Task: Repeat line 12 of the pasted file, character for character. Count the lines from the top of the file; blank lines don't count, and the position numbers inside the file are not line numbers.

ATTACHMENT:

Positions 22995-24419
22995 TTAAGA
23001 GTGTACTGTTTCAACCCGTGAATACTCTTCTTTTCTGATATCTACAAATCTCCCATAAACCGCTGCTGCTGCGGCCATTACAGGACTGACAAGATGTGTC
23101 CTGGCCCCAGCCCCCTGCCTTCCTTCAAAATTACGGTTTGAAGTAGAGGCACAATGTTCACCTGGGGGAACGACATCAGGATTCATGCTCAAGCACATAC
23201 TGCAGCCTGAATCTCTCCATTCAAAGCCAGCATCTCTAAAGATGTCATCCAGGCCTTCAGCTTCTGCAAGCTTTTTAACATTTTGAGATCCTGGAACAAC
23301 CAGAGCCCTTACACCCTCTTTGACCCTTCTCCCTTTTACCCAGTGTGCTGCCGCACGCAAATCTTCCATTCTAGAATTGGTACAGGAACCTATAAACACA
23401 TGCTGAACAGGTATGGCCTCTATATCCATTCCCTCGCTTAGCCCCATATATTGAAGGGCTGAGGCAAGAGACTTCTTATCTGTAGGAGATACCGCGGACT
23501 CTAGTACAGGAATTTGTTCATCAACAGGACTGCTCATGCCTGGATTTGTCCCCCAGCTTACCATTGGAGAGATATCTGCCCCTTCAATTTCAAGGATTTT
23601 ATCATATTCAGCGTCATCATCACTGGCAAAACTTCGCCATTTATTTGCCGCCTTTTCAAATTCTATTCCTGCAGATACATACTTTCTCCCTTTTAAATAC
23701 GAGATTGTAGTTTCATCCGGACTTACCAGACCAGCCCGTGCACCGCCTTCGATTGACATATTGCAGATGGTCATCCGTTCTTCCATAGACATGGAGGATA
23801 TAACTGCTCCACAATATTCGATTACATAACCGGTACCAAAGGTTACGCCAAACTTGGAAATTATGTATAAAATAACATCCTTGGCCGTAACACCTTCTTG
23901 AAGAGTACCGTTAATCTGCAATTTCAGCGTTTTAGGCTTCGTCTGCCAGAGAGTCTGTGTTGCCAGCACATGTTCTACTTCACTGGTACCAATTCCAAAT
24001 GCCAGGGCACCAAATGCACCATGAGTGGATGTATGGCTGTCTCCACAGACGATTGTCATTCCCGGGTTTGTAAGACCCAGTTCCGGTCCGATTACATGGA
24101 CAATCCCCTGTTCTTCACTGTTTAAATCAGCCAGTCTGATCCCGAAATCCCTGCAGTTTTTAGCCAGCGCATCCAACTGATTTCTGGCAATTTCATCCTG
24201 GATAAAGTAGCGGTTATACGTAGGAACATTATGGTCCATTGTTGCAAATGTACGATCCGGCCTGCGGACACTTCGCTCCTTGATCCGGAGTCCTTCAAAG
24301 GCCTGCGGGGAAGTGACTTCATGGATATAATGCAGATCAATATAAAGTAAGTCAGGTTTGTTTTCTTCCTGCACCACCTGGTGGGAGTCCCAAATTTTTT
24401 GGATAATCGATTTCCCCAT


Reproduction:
23901 AAGAGTACCGTTAATCTGCAATTTCAGCGTTTTAGGCTTCGTCTGCCAGAGAGTCTGTGTTGCCAGCACATGTTCTACTTCACTGGTACCAATTCCAAAT